Eric Hysen, from Google’s Politics and Elections team, introduces google.com/elections, Google’s main elections hub. Google’s polling place gadget (powered by Voting Information Project data) shows up in Search results whenever people search for “where do I vote” “polling place” and other election-related queries. The gadget is also embeddable with a single line of code, can be customised with pre-populated addresses, and has been featured on many official campaigns’ sites. An API is available to developers, as well. This time around, they’re adding ballot information and voter ID requirements. The goal is to help voters get everything they need to vote from the tool. It appears across Google Search, Maps, and News.
Colin from LoudSauce acknowledges that most of us hate advertising, and says LoudSauce’s goal is to repurpose advertising to make it meaningful for society. Advertising favours large, entrenched, monied interests, and lets them win the attention game. But the internet allows us to transform the medium, which has historically fuelled consumption, to fuel civic engagement. The politically engaged are like technology’s early adopters: they jump in early, long before the rest of society. Crowdfunded advertising allows us to reach the laggards.
The anti-consumerist video Story of Stuff, produced in 2007, was a huge win online. But most people across broader society have still never heard of it. They raised money with their supporters online and purchased national TV ads using Google TV Ads, at under $3,000 a spot, and drove many more people to the site. Only 82 donors drove 2 million additional viewers.
Their new features allow people to set up their own media-buying campaigns and activate their personal networks to raise the money to extend the reach of their video. It’s Kickstarter for amateur media. And it’s not limited to small TV buys. You can purchase video ads on MTV, CNN, Current, and YouTube. The Redditors and Upworthies of the world might be interested in this platform. Occupy Wall Street supporters produced 12 Occupy Spots ads, covering Occupy Wall Street, Occupy the Hood, and other organic messages at http://occupyspots.com/. Creative politicos created the Meh. Romney campaign and are seeking donations to bring it to the Republican convention. [LoudSauce is onto something: Facebook is reportedly toying with a similar pay-to-promote feature to allow users to expand the reach of their content across News Feeds].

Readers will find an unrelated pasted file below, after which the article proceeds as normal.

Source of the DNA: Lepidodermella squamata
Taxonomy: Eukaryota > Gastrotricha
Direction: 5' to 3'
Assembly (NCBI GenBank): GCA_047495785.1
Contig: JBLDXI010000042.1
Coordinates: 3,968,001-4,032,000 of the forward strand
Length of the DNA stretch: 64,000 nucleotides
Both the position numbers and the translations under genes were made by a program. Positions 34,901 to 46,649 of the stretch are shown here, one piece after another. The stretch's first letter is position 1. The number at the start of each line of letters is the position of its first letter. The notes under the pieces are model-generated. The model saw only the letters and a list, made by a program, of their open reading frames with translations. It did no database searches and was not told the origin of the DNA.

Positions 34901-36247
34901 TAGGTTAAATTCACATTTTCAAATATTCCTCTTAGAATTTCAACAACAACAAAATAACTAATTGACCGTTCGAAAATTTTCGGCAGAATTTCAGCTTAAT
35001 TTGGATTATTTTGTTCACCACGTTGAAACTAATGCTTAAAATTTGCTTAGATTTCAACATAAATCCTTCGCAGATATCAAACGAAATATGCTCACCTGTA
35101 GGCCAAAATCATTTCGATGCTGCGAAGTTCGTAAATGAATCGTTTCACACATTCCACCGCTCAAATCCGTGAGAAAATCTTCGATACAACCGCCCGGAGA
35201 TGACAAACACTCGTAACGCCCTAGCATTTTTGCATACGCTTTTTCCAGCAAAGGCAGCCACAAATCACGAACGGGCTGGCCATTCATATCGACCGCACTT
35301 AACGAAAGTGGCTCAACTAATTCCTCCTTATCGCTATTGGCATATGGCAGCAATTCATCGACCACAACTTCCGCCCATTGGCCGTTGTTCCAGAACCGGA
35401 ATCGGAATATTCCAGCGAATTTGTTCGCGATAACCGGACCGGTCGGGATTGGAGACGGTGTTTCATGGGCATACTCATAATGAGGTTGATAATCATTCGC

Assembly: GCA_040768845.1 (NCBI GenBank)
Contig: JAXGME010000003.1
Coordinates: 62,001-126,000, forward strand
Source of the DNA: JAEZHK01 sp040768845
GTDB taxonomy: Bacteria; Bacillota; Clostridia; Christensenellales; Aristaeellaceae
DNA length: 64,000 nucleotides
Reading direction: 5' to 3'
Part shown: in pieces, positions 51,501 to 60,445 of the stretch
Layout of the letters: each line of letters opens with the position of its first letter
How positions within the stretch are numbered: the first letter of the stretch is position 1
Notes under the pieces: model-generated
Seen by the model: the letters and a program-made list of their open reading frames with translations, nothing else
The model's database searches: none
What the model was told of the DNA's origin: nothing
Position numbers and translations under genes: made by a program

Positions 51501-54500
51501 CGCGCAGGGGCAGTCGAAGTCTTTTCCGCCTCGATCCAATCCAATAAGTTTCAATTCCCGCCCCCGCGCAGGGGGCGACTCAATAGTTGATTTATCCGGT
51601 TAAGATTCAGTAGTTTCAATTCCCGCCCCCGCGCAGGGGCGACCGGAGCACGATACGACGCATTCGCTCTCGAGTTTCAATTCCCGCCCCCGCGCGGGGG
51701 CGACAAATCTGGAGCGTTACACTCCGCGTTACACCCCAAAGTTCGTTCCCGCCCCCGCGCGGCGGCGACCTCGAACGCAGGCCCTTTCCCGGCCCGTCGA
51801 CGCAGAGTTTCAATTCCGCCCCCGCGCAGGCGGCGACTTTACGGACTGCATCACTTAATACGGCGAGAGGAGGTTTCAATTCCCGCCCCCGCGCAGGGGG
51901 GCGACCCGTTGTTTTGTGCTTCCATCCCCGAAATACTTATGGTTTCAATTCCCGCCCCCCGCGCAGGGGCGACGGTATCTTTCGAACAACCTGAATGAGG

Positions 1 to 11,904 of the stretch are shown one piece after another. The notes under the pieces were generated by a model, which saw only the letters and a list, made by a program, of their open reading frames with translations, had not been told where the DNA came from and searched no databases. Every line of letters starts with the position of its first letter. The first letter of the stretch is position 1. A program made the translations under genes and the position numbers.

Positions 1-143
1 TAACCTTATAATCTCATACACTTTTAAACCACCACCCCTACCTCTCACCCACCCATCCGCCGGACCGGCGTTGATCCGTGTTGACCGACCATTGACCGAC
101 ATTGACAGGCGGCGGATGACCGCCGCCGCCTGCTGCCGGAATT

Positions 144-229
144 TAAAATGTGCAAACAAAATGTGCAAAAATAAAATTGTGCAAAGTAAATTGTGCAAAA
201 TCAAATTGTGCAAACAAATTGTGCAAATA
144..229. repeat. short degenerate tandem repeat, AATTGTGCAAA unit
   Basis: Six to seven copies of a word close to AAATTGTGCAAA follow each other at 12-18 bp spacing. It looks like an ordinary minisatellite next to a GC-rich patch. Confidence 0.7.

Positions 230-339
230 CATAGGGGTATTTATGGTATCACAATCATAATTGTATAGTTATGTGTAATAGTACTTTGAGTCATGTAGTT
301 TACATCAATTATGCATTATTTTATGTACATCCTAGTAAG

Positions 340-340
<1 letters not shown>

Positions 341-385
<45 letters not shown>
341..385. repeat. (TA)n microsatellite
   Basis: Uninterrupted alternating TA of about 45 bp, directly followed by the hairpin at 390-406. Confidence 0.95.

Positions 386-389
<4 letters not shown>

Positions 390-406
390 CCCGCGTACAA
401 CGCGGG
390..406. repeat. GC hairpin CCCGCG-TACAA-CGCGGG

DemDash is a democracy dashboard to educate activists and voters on candidates and issues. It’s in alpha and currently covers only California politics, but will be expanded to include information from the Ballot Information Project.
John Brougher talks about NationBuilder, a complete suite of well-designed organizing and activist tools available for a low monthly subscription fee. They’ve been focused on scalability since day one, resulting in the low $20 / month (and up) cost.
Christie George introduces New Media Ventures, a fund investing in progressive political and civic startups. They support nonprofits as well as for-profits, but have noticed a lack of funding in the nonprofit space for new ideas. So, this summer they’re issuing an open call to nonprofit entrepreneurs using technology to creative progressive political change. Their three criteria are that your venture be scalable, revenue generating with a sustainable business model, and creating progressive political change. They’ll be awarding grants of $25,000. Follow @newmediaventure and @christiegeorge.
Bonus tool! via Nick Grossman: Thunderclap lets you coordinate mass amplification of the same message. Right now it works by asking people to pledge to retweet, but the same strategy could work to juice YouTube views and other social media sites. I’ve actually heard from unscrupulous commercial marketers who have gamed YouTube’s top video playlists’ algorithms, to the point that they can use Mechanical Turk to get a video onto the trending videos lists, where the video then gains many, many more organic views. Thunderclap could be the grassroots version of this tactic. Although, if you’re not going to get enough amplification of the message to break the Top Whatever lists threshold, it might be better for a campaign to spread the amplification out over a period of time than to do it all at once.
Image Credits: Screenshots.